Singapore — Clean and dirty tanker freight are expected to be strongly supported in 2020 by the new sulfur cap on marine fuels, boosting volumes traded as well as creating fresh challenges for owners on quality and bunker costs as they struggle to pass on expenses to charterers.
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The dirty tanker sector strengthened in 2019 due to long haul voyages to deliver crude from West to East, while the clean ships benefited from increasing trade flows of gasoil to the West.
Starting January 1, the International Maritime Organization enforced new global regulations lowering the amount of sulfur that ships can emit as they burn bunker fuel on the high seas to 0.5% from 3.5%.
"This is expected to be a game changer because of incremental demand for distillates in a year when fleet growth will be one of the slowest," said Enrico Paglia, a senior analyst with Banchero Costa, a Genoa-based shipping brokerage and consultancy.
Bancosta forecast clean tankers' fleet growth in 2020 to be a paltry 2% compared with an estimated 5% in 2019. Paglia added that the actual fleet may turn out to be bigger if the freight rates boom and demolitions are postponed.
LOW SULFUR, HIGHER FREIGHT
Both the clean and dirty tankers made strong gains in 2019 and the trend is likely to continue in 2020.
The demand for oil is improving after a weak first half of 2019, said Ole-Rikard Hammer, an Oslo-based senior analyst with Arctic Securities.
The crude tankers received a boost when refineries ramped up their production to cater to the projected requirements for distillates while the demand for such refined fuels is only now starting to materialize, Hammer said.
If the price differential between the high and low sulfur fuels widens, older and less economical ships will be sent for recycling, thereby constricting supply.
This could push up freight rates but that may not happen if the spread between bunker grades is small, said Olivia Watkins, head analyst for the UK-based shipping consultancy, VesselsValue.
The Atlantic market will be short of middle distillates in 2020 and the demand will be met from the East of Suez, which will improve the ton-mile demand, analysts said.
Ton-mile demand is calculated by multiplying the volume of cargo moved in metric tons by distance traveled in miles. Covering a longer distance implies diminished availability of ships even if the total size of the fleet remains the same, or conversely, it offsets the increase in supply of tonnage.
Large volumes of gasoil are expected to flow from West Coast India and the Middle East to Western Europe as well as the Mediterranean, which will benefit the Long Range and Medium Range tankers, according to market watchers.
Europe could be sourcing more of its gasoil requirements from Asia because the US will be busy catering to the South American and West African markets, said Paglia.
The additional demand for distillates due to the new sulfur regulations is expected to be 2 million b/d in 2020, according to industry estimates.
Bancosta estimated the average daily earnings of MR tankers in the last three years at $12,000, which is expected to rise in 2020.
After a sharp rise in early October due to US sanctions on China's Cosco Dalian, which restricted the availability of VLCCs, daily earnings for dirty tankers have now eased but are still decent from owners' perspective.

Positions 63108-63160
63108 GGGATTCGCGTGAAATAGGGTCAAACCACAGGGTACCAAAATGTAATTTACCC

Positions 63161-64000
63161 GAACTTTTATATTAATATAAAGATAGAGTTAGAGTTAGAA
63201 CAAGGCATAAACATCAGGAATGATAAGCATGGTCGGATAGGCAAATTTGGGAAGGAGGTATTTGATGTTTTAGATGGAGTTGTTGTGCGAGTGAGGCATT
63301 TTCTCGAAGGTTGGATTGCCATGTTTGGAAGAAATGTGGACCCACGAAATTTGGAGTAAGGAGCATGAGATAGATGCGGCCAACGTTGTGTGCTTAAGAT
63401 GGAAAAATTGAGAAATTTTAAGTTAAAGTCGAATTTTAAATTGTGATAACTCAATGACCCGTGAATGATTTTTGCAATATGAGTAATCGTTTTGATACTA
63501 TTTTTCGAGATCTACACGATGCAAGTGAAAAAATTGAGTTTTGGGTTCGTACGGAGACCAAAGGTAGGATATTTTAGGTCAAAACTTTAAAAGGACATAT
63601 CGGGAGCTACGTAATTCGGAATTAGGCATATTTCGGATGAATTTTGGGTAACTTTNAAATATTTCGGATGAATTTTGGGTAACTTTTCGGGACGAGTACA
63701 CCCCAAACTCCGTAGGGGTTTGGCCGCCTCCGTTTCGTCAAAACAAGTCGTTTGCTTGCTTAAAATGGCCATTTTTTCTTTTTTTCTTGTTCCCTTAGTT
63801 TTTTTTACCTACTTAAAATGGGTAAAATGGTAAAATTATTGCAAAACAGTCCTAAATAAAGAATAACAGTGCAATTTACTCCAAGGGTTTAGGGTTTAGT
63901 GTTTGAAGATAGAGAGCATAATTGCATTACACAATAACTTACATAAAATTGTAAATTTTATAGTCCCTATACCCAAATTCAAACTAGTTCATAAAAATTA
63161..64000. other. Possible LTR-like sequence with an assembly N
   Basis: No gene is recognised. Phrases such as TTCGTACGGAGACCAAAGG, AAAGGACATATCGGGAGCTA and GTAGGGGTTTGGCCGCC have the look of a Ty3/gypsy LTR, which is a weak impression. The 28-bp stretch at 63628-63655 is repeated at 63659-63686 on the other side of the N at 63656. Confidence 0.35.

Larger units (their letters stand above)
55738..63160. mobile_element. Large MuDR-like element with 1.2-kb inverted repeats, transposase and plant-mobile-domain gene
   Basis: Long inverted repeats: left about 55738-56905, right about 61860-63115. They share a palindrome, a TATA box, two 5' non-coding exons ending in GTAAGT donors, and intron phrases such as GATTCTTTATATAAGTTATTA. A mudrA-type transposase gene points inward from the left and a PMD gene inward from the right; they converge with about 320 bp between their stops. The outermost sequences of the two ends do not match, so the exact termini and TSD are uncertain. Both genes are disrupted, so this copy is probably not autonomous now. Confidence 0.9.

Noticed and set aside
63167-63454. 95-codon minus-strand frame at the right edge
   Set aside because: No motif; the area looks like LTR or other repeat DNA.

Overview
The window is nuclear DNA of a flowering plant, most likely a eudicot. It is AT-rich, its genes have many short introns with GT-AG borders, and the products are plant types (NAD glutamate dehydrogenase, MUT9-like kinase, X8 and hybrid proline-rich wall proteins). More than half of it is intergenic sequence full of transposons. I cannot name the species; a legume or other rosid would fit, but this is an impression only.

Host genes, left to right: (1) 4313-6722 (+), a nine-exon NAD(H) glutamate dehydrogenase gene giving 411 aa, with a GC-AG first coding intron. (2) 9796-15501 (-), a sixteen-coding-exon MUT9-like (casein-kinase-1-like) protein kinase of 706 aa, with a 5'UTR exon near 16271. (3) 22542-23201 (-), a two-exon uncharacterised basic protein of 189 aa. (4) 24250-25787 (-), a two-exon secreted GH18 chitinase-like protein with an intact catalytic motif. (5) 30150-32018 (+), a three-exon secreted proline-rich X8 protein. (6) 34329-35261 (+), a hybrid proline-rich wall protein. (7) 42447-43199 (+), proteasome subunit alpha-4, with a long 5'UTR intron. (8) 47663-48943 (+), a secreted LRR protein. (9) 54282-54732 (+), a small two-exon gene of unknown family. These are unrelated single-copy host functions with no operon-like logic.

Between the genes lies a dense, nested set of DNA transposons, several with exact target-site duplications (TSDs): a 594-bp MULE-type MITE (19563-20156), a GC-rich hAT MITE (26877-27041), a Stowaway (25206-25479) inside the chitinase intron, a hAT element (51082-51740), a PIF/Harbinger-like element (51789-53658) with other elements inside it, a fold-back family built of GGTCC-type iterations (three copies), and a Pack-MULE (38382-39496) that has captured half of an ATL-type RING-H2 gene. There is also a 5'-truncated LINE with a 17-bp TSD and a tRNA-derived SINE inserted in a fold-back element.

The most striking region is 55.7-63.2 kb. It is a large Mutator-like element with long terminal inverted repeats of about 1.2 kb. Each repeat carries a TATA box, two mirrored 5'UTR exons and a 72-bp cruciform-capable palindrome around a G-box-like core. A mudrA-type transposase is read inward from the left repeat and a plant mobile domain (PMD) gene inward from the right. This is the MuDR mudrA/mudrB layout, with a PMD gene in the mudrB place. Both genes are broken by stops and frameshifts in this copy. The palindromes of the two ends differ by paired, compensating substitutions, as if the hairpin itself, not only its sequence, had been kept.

VLCCs secured $86,000/day on the key Persian Gulf-North Asia routes in 2018, according to the estimates of brokers, which showed average earnings at around $20,000/day.
FLEET EXPANSION FEARS
Analysts also cautioned against the supply expansion in the tanker sector.
Once the seasonal boost fades in the first quarter of 2020, the high freight rates in the VLCC market are likely to disappear.
The market fundamentals in fact worsened in 2019 with fleet growth of 6.3%, which is an eight-year high, said Peter Sand, BIMCO's Copenhagen-based Chief Shipping Analyst.
Tanker freight rates may recede in the first half of 2020, but the earnings will be substantially higher than the year-before period, added Tim Smith, director of oil and tanker markets at London-based Maritime Strategies International, or MSI.
Earnings may improve in the first three to six months of 2020 but it will be a short term boost in an over-supplied market, Sand said.
A significant part of the dirty tanker fleet is currently away from active trading due to US sanctions on Iran, Venezuela and China; being used as floating storage of both high sulfur fuel oil and low sulfur fuel oil; and installation of scrubbers on ships, Hammer said.
The net effect of these factors after one year is likely to be smaller due to "potential unwinding of situations", implying a higher fleet growth, he said.
Unlike the clean tankers, a large number of crude tankers -- including more than 40 VLCCs -- are slated for delivery in 2020, Bancosta's Paglia said.
ATLANTIC CRUDES - TON-MILE BOOSTER
On the demand side, Paglia said the sulfur regulation will create a large surplus of cheaper residual fuels in Europe. These could be exported to refineries in Asia as feedstock, pushing up the freight rates.
The market share of Atlantic crudes in Asia is also increasing as the US, West African, Brazilian and Norwegian grades undertake long haul voyages, boosting the ton-mile demand, Arctic's Hammer said.
With OPEC deciding to further cut output in the first quarter of 2020, flows will increase from the Americas to Asia, driving up the average distances, MSI's Smith added.
US is likely to become a net crude exporter on an annual basis in 2020, which will further support the tanker industry, Sand from BIMCO said.
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